Harp, crown, Saturn, and heritage: The history of the four Hibs club crests
Despite club crests being one of the most important features of a football club in the 21st century, it wasn’t always this way.
When Hibs were first established they wore jerseys with a logo on the chest but for over a century there was no emblem, no badge on the famous jersey.
When the team was founded in 1875 and given the name Hibernian, from the Latin Hibernia for Ireland, it seemed logical to pick an accompanying emblem that represented the club’s roots.
The harp was a familiar symbol for the “old country” and for the first year of the club’s existence Hibernian players, according to John R Mackay’s history of the club, were “required to furnish at their own expense caps [and] a white guernsey with harp on left breast”.
The team would wear the white jersey for just 12 months, switching to green and white hooped tops with the letters “HFC” on the chest in 1876. The harp was nowhere to be seen, although it would remain the symbol most associated with the club for roughly the first 75 years of existence.
Perhaps the most famous harp was the one in mosaic previously found at the entrance to the stadium, while one adorned with shamrocks also formed part of the club’s official letterhead in the late 1920s.
In 1938 the club moved away from the all-green shirts that had been worn since 1879 and began wearing green shirts with white sleeves. Despite the modernisation of the kit, there was still no badge on the jerseys.
Despite no badge on the playing kit, certain crests did appear on some matchday programmes while the club’s stationery was also updated.
By the 1950s Hibs were using a variety of emblems for various means.
One of these was a circular badge featuring a thistle with the letters HFC over it and Edinburgh underneath.
Variations on this logo appeared on player cards of the time as well as commemorative badges from European competitions such as the Inter-Cities Fairs Cup in 1960.
In the early 1960s the club was also using a modified version of the coat of arms of Edinburgh with a football and the words “Edinburgh Hibernian Football Club” added.
This appeared on club correspondence and can also be seen on the front of the Coronation Cup Final programme of 1953.
Neither of these crests appeared on playing kit but as football changed and badges became more prominent it became clear that Hibs were going to need a club crest.
The football and the crown
Hibs may have blazed a trail by being one of the first clubs to wear sponsored jerseys but the Bukta shirts worn between 1977 and 1979 didn’t feature a badge. That came later, when the 1979/80 kit had a crest added to the left-upper chest.
This new badge was simple in design; a football garlanded with a laurel and a crown on top with Hibernian FC above and Edinburgh below, in a circle.
The placement of the football, laurel, and crown looks vaguely similar to a thistle and may have been a nod to the logo used in the Fifties.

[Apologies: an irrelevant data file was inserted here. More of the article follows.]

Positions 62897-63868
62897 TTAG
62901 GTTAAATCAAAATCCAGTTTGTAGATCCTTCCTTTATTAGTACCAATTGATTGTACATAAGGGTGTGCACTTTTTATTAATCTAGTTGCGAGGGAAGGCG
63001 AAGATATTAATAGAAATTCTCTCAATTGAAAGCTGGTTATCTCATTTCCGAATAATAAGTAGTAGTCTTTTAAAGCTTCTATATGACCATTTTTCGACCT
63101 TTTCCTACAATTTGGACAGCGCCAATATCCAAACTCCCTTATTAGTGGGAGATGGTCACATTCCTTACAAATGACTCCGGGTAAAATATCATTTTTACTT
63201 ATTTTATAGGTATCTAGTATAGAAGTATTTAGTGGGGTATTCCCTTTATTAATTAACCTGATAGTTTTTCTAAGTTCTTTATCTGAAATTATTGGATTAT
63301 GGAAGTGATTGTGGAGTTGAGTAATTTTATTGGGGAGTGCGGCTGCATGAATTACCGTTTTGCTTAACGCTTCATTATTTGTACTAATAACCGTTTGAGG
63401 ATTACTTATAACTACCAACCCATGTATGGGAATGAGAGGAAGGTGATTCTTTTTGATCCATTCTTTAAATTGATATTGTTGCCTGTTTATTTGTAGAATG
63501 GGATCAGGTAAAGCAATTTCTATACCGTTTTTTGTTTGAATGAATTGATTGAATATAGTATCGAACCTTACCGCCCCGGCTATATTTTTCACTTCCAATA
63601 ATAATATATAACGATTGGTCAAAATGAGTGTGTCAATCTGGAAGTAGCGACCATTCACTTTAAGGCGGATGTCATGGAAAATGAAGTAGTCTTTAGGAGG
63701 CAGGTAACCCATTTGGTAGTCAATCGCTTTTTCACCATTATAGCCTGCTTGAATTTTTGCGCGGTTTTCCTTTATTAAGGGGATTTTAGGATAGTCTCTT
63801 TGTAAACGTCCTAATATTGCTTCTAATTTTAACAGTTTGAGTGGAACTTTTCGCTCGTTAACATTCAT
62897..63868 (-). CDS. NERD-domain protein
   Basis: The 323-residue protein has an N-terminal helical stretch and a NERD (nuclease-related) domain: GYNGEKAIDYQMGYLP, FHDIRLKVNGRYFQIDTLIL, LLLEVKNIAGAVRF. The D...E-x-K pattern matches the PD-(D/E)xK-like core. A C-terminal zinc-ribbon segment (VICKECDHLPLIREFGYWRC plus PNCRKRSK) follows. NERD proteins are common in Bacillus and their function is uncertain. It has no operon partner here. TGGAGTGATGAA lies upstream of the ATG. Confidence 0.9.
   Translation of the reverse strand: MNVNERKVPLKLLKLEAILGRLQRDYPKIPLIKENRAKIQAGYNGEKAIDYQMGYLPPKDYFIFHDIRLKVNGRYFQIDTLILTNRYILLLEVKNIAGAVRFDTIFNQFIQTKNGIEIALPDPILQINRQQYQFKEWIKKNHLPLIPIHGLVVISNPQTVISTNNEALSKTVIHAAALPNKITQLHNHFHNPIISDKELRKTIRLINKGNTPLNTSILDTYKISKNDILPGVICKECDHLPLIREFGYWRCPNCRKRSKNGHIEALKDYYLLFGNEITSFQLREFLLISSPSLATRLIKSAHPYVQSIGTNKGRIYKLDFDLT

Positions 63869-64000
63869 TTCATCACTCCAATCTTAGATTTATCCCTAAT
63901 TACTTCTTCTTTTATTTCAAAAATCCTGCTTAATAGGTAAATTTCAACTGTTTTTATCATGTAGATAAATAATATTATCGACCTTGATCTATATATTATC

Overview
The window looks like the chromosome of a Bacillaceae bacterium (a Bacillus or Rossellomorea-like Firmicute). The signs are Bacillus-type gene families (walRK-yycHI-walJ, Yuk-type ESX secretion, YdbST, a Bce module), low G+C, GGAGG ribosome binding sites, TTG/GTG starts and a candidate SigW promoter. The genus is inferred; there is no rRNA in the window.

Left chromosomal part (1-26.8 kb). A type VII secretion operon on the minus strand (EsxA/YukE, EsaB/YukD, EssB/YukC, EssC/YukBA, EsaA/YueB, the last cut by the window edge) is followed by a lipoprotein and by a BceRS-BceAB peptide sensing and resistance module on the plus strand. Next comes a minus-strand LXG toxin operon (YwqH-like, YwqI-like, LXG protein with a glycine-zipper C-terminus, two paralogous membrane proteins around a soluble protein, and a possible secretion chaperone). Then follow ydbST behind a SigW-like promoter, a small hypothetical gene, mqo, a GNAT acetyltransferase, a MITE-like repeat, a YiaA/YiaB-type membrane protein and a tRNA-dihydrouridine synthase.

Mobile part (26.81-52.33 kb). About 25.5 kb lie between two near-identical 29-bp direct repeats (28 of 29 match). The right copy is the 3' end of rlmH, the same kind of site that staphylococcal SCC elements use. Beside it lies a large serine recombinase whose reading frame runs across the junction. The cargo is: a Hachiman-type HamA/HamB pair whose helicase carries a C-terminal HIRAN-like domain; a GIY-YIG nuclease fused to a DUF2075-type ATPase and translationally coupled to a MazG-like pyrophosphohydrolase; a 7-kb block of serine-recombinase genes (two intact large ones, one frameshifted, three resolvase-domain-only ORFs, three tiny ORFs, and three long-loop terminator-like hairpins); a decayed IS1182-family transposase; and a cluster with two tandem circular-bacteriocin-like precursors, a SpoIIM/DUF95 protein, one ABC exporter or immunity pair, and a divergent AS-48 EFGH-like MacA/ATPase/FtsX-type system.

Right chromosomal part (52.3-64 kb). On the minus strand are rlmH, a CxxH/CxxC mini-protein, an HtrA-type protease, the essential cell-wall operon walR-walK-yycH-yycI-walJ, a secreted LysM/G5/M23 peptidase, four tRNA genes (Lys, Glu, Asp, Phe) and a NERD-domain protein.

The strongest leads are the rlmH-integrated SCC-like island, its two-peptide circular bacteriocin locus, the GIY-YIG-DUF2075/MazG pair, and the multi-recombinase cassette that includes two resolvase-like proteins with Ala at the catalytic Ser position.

One popular theory is that the badge was inspired by Real Madrid’s crest. Just as Hibs were said to have taken inspiration from Arsenal when introducing the white sleeves, it was thought that the Spaniards may have inspired the new badge.
The new badge was stylistically very simple when first added to the shirts; effectively a stamped monochrome image but it was constantly updated and by the mid-1980s it was a fully colourised embroidered version on a white background.
Duff takeover and the Saturn badge
When David Duff purchased the club in the late 1980s, the idea of brand identity for football clubs was taking off.
Replica kits, merchandise, and marketing were becoming more and more important and many clubs updated or modernised their badges as a result.
When the Lord Lyon pointed out that Hibs were using the regal crown on the badge without permission, Duff seized the opportunity to rebrand the club.
After a fans’ competition, a new badge that was viewed as “modern and representative of Hibernian at the end of the twentieth century” was chosen.
This would be the first Hibs crest that would feature on a wide range of memorabilia and apparel and while it was certainly modern in look, many supporters felt it paid little attention to the club’s history and traditions.
It became disparagingly referred to as the “planet Saturn badge” while others likened it to a beer mat or beer bottle label.
Despite that the outline was immortalised in the girders of the Famous Five Stand and remains there to this day as a reminder of a certain point in Hibs’ past.
A new badge
After Sir Tom Farmer saved the club in 1991, many changes were made. The relationship between the board and supporters improved immeasurably, and reached a stage where consultation was a way forward.
In autumn 1999 it was announced that a new badge would be chosen from supporters’ suggestions to mark the club’s 125th anniversary.
This was a popular decision as many fans felt the club needed a symbol which better recognised the constituent parts of its history.
At the turn of the Millennium, Hibs’ fourth official badge was unveiled, combining the original harp, the ship of Leith, Edinburgh Castle, and a football to represent the club’s roots.
The new badge embraced the club’s history as well as its geographical base.
There has even been a suggestion that Hibs’ European opponents in 2017 Asteras Tripolis took inspiration from the Capital club for their own new badge.
Crests and curses
It’s worth noting the coincidence that once the new badge – incorporating the harp – was mounted on the Main Stand the decades-old curse, said to have been enacted after the original harp was removed from the club entrance in the 1950s, was lifted in 2016 when the Scottish Cup was finally brought back to Leith.